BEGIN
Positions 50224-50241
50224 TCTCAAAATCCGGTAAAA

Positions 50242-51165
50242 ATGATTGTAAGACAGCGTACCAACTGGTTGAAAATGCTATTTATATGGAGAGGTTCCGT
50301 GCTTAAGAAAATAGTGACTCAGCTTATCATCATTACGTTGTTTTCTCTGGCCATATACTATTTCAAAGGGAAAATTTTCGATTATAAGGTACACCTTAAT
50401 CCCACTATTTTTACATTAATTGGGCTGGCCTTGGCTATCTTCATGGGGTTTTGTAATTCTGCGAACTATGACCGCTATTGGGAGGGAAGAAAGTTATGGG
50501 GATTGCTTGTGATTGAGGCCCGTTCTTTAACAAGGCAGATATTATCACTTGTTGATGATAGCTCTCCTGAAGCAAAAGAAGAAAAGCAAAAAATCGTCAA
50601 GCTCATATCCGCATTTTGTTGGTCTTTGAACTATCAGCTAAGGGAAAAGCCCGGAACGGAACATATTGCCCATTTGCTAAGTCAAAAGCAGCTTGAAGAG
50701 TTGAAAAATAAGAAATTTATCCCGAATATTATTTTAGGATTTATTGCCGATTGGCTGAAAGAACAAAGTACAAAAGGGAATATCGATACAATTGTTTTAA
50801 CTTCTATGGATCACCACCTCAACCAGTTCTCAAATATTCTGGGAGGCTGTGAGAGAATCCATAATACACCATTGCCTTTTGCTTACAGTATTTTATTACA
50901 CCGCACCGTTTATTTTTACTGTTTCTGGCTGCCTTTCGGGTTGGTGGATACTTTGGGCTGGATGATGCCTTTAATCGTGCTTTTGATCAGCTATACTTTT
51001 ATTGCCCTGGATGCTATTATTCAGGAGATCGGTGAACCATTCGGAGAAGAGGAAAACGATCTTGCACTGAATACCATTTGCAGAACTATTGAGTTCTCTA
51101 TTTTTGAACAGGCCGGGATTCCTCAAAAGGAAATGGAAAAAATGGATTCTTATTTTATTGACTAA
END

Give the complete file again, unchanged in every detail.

Positions 50224-50241
50224 TCTCAAAATCCGGTAAAA

Positions 50242-51165
50242 ATGATTGTAAGACAGCGTACCAACTGGTTGAAAATGCTATTTATATGGAGAGGTTCCGT
50301 GCTTAAGAAAATAGTGACTCAGCTTATCATCATTACGTTGTTTTCTCTGGCCATATACTATTTCAAAGGGAAAATTTTCGATTATAAGGTACACCTTAAT
50401 CCCACTATTTTTACATTAATTGGGCTGGCCTTGGCTATCTTCATGGGGTTTTGTAATTCTGCGAACTATGACCGCTATTGGGAGGGAAGAAAGTTATGGG
50501 GATTGCTTGTGATTGAGGCCCGTTCTTTAACAAGGCAGATATTATCACTTGTTGATGATAGCTCTCCTGAAGCAAAAGAAGAAAAGCAAAAAATCGTCAA
50601 GCTCATATCCGCATTTTGTTGGTCTTTGAACTATCAGCTAAGGGAAAAGCCCGGAACGGAACATATTGCCCATTTGCTAAGTCAAAAGCAGCTTGAAGAG
50701 TTGAAAAATAAGAAATTTATCCCGAATATTATTTTAGGATTTATTGCCGATTGGCTGAAAGAACAAAGTACAAAAGGGAATATCGATACAATTGTTTTAA
50801 CTTCTATGGATCACCACCTCAACCAGTTCTCAAATATTCTGGGAGGCTGTGAGAGAATCCATAATACACCATTGCCTTTTGCTTACAGTATTTTATTACA
50901 CCGCACCGTTTATTTTTACTGTTTCTGGCTGCCTTTCGGGTTGGTGGATACTTTGGGCTGGATGATGCCTTTAATCGTGCTTTTGATCAGCTATACTTTT
51001 ATTGCCCTGGATGCTATTATTCAGGAGATCGGTGAACCATTCGGAGAAGAGGAAAACGATCTTGCACTGAATACCATTTGCAGAACTATTGAGTTCTCTA
51101 TTTTTGAACAGGCCGGGATTCCTCAAAAGGAAATGGAAAAAATGGATTCTTATTTTATTGACTAA